The dynamical evolution during the interaction of two systems containing central SMBHs can be divided into three main phases: (1) the two black holes sink to the center of the common mass distribution by a process called dynamical friction that slows down the relative motions of the host galactic cores and causes the SMBHs to form a pair once the two galaxies merge; (2) the orbital radius of the SMBH pair shrinks as three-body interactions between the black holes and other components of the galaxies, such as stars and gas, extract energy from the orbit; (3) the black holes come close enough for gravitational radiation to become an efficient mechanism for further angular momentum loss, causing the eventual coalescence of the pair. It is of primary importance to establish the necessary conditions leading to the merger of two SMBHs since coalescing SMBH binaries constitute the most powerful sources of gravitational wave emission that the Laser Interferometer Space Antenna (LISA) will be able to detect. To gain insight in the physical processes which determine the fate of SMBHs during galactic collisions, with my collaborators Stelios Kazantzidis from the University of Chicago, Monica Colpi from the University Milano-Bicocca, Piero Madau from UCSC, Victor P. Debattista and Thomas Quinn from the University of Washington, Ben Moore, Joachim Stadel from the University of Zurich and James Wadsley from McMaster University, performed high-resolution supercomputer simulations of galaxy mergers. The simulations employ the popular astrophysics technique of Smooth Particle Hydrodynamics in which the gaseous component of galaxies is modeled as a collection of discrete particles and include the effects of radiative cooling and star formation. One of the most intriguing findings of this study is that gaseous dissipation facilitates the process of SMBH pairing and merging by increasing the resilience of the interacting galactic cores to tidal disruption. This result supports scenarios of hierarchical build-up of SMBHs, due to collisions and gas accretion, following the merger hierarchy from early times until present. The higher SMBH pairing efficiency reported by us has interesting implications for the probability of observing coalescence events whose gravitational radiation emission would be detectable up to high redshift by LISA. A paper describing these results was published in the April 2005 issue of The Astrophysical Journal. In a complementary study that was presented in the ESO/MPE Conference ''Relativistic Astrophysics and Cosmology: Einstein's Legacy'' and appeared recently on the Astrophysics abstracts, Mayer, Kazantzidis, Madau, Colpi, Quinn and Wadsley showed that at very small scales the details of SMBH binding are extremely sensitive to gas thermodynamics. The figure presents the relative separation of two black holes as a function of time in merger simulations with different prescriptions for the equation of state (EOS) of the gas which are motivated by both theoretical models and observations of interacting galaxies. The first case (blue line) approximates well the balance between radiative heating and cooling in a galaxy that is forming stars at a prodigious rate (''starburst galaxy''). The second case (red line) pertains to galaxies, known as ''active galactic nuclei'' (AGN), the nucleus of which produces more radiation than the rest of the galaxy and which are thought to harbor SMBHs at their centers. The results of the simulations suggest that the coalescence of the two black holes will occur when the merger remnant is a powerful starburst galaxy, such as an Ultraluminous Infrared Galaxy (ULRIG), rather than an AGN.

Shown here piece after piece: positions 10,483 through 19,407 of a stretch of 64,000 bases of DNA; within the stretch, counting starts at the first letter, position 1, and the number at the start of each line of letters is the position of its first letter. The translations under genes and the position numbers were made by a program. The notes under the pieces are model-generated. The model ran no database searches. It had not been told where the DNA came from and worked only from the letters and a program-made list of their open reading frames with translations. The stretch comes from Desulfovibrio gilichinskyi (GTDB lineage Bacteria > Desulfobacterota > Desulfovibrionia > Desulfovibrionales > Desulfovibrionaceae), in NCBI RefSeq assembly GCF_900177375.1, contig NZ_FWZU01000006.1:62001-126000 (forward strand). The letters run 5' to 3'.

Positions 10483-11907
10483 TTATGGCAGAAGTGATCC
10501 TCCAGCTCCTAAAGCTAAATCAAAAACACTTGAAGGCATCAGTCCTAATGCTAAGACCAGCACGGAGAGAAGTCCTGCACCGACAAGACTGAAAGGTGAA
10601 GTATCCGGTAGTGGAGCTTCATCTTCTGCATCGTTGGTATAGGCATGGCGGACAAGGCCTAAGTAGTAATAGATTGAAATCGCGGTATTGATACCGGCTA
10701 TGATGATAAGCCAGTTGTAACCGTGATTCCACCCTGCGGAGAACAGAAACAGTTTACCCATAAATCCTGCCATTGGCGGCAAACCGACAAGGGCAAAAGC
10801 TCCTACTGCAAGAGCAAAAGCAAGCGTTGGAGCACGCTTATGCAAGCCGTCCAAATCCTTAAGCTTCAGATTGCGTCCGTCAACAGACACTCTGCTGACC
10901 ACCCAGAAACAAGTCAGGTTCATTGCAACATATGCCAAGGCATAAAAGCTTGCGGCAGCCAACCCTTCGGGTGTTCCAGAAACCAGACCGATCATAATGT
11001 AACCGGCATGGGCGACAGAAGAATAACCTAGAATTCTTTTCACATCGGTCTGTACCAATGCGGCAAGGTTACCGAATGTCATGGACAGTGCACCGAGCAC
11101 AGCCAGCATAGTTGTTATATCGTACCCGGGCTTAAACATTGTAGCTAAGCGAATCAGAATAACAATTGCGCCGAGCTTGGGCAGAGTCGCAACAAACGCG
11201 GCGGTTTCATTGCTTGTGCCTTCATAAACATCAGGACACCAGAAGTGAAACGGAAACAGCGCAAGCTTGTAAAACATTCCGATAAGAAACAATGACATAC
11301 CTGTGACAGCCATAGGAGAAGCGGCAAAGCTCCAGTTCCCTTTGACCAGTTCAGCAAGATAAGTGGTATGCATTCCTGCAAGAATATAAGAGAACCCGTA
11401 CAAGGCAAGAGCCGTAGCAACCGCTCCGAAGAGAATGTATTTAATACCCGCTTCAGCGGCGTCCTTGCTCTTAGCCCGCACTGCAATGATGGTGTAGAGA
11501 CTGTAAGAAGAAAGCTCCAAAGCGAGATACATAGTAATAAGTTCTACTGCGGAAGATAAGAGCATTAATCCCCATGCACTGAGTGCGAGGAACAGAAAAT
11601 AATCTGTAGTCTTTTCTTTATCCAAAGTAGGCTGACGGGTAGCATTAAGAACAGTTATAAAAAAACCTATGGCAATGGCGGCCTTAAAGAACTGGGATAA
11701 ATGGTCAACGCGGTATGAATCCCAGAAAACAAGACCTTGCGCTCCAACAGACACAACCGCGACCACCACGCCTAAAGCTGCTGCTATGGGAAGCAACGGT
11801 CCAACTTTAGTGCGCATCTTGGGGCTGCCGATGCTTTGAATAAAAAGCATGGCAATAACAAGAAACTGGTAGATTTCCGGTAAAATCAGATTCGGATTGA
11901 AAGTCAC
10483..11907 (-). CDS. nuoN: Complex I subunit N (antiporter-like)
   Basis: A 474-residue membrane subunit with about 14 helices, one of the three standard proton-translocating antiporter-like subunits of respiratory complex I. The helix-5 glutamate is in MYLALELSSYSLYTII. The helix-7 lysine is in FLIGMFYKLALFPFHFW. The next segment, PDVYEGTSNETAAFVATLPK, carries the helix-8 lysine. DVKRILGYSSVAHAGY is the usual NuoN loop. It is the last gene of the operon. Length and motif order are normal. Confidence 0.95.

The simulations that we performed allowed for a considerable dynamic range to be resolved in the same calculation: from scales of hundreds of kiloparsecs at which the galaxies begin their cosmic dance to scales of tens of parsecs that correspond to the sizes of nuclear disks. These simulations employ the technique of ''particle splitting'' to greatly improve the resolution of hydrodynamical computations and are among the most expensive calculations ever performed on this topic, using up to 200000 hours of CPU time each at various supercomputer centers around the world. The first results of this endeavor were presented recently on the ESO/MPE Conference ''Relativistic Astrophysics and Cosmology: Einstein's Legacy'' and a journal paper is currently in progress. With my collaborators showed that nuclear disks are produced by strong gas inflows generated by tidal torques during the merger event. These inflows can proceed to scales below 100 parsecs and slow down considerably at a scale of about 50 parsecs, forming a compact disk embedded in a larger disk of a few hundred parsecs in size. The panel below illustrates the complexity of dynamical evolution in a typical collision between two equal-mass disk galaxies. The simulation follows dark matter, stars, gas, and supermassive black holes, but only the gas component is visualized. Brighter colors indicate regions of higher gas density and the time corresponding to each snapshot is given by the labels. The first 10 images measure 100 kpc on a side, roughly five times the diameter of the visible part of the Milky Way galaxy. The next five panels represent successive zooms on the central region. The final frame shows the inner 300 pc of the nuclear region at the end of the simulation. During the interaction violent tidal forces tear the galactic disks apart, generating spectacular tidal tails, plumes and prominent bridges of material connecting the two galaxies. The ultimate outcome of a series of increasingly close encounters is the inevitable merger of the disk galaxies into a single structure and the formation of a nuclear disk as shown in the last panel. The simulated nuclear disks have masses of approximately a billion solar masses and exhibit prominent non-axisymmetric features known to produce strong gas inflows. The gas inflows are likely responsible for fueling the central black hole, but even higher resolution will be needed to study this process in detail. Nevertheless, the simulations carried out by Mayer and his collaborators provide the first direct evidence that gas originally in galaxies separated by hundreds of kiloparsecs is collected to parsec scales simply as a result of the dynamics and hydrodynamics involved in the merger.

Selected Papers